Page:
Charging Stations

More Places to Charge Up

There are a growing number of electric vehicle charging stations in homes, at workplaces and in public places throughout British Columbia. More charging stations make it easier for electric vehicle owners and operators to charge up whenever they’re parked, providing more freedom than ever before. See a map of charging stations here.

Charging 101

charging stationThere are three levels of charging offering different amounts of power. The more power a charging station provides, the faster the vehicle is charged.

  1. Level 1 (110volt): Also known as “trickle charge”, best used when parked overnight or long-term;
  2. Level 2 (240volt): Typical for short- to medium-term parking, e.g. while shopping or at work; and
  3. DC Fast Charging: Best for longer trips, allowing travel between cities.

Learn about Level 1 & 2 charging in the EV101 Guide and read the backgrounder on DC Fast Charging.

Networked vs. Non-Networked

Networked charging stations are those that are connected to other stations and/or to a server through cellular or wireless signal.  Some of the benefits of networked charging stations include data tracking, remote monitoring and updating, charge station reports, user access controls, mobile app integration, payment collection, and online reservation systems.

Non-networked stations are not able to communicate with other stations or servers.  As such, these stations have little additional benefits beyond charging capability.  However, since many networked stations require station hosts to subscribe to a network, non-networked stations are less expensive alternatives.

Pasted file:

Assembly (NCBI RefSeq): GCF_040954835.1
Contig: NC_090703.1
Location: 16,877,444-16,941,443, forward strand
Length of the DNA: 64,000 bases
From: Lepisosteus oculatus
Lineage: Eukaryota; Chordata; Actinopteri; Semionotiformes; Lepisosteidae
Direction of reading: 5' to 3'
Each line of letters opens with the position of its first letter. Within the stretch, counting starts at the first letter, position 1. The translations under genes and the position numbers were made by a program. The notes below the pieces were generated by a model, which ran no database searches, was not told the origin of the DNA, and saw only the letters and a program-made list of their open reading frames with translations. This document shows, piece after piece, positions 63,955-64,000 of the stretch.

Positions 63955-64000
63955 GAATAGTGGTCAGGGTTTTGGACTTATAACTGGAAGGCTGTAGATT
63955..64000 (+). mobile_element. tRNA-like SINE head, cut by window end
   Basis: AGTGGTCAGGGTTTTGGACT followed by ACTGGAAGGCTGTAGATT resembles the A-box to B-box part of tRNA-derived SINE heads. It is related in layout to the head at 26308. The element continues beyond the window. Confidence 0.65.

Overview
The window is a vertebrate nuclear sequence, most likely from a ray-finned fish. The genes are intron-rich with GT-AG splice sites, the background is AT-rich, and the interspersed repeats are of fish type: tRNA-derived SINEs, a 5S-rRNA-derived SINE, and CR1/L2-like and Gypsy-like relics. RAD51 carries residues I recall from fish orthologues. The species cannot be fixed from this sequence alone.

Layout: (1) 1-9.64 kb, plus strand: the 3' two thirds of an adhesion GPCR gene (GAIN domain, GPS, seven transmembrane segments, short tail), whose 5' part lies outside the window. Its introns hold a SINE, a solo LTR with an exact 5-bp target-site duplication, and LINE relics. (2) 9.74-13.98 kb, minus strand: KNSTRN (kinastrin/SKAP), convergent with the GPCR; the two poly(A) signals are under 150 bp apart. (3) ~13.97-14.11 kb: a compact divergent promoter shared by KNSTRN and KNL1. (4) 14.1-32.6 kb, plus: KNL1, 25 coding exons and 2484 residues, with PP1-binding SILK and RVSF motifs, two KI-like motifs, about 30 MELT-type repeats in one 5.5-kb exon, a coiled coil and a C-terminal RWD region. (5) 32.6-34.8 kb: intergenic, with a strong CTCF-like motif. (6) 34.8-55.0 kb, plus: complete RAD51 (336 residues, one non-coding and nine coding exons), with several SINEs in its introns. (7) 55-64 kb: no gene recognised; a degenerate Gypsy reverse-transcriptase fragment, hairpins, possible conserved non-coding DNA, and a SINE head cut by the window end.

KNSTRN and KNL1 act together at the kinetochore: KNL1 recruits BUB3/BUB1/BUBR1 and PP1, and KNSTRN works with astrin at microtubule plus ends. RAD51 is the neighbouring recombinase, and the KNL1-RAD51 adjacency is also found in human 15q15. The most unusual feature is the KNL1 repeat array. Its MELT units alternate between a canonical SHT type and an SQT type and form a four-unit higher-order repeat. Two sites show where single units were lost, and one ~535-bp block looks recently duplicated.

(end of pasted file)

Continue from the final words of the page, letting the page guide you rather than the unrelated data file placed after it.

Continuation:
BC’s Charging Stations

Around 1000 charging stations were installed for homes, workplaces and in public areas in BC between 2011-2014. The Province of BC’s Clean Energy Vehicle (CEV) program helped fund the majority of these stations, with contributions from the various charging station hosts. The program encouraged and accelerated clean energy vehicle deployment and technology innovation within BC. The program supported deployment of the following stations:

While the CEV Program has now ended, many organizations continue to play a role in hosting charging stations. Businesses are beginning to see the benefits of attracting new customers and supporting electric vehicles in their communities. Resources are available to assist in planning and hosting charging stations of your own.

See also:

  1. Home and Work Charging
  2. Public Charging
  3. Finding stations
  4. Planning and Hosting a Charging Station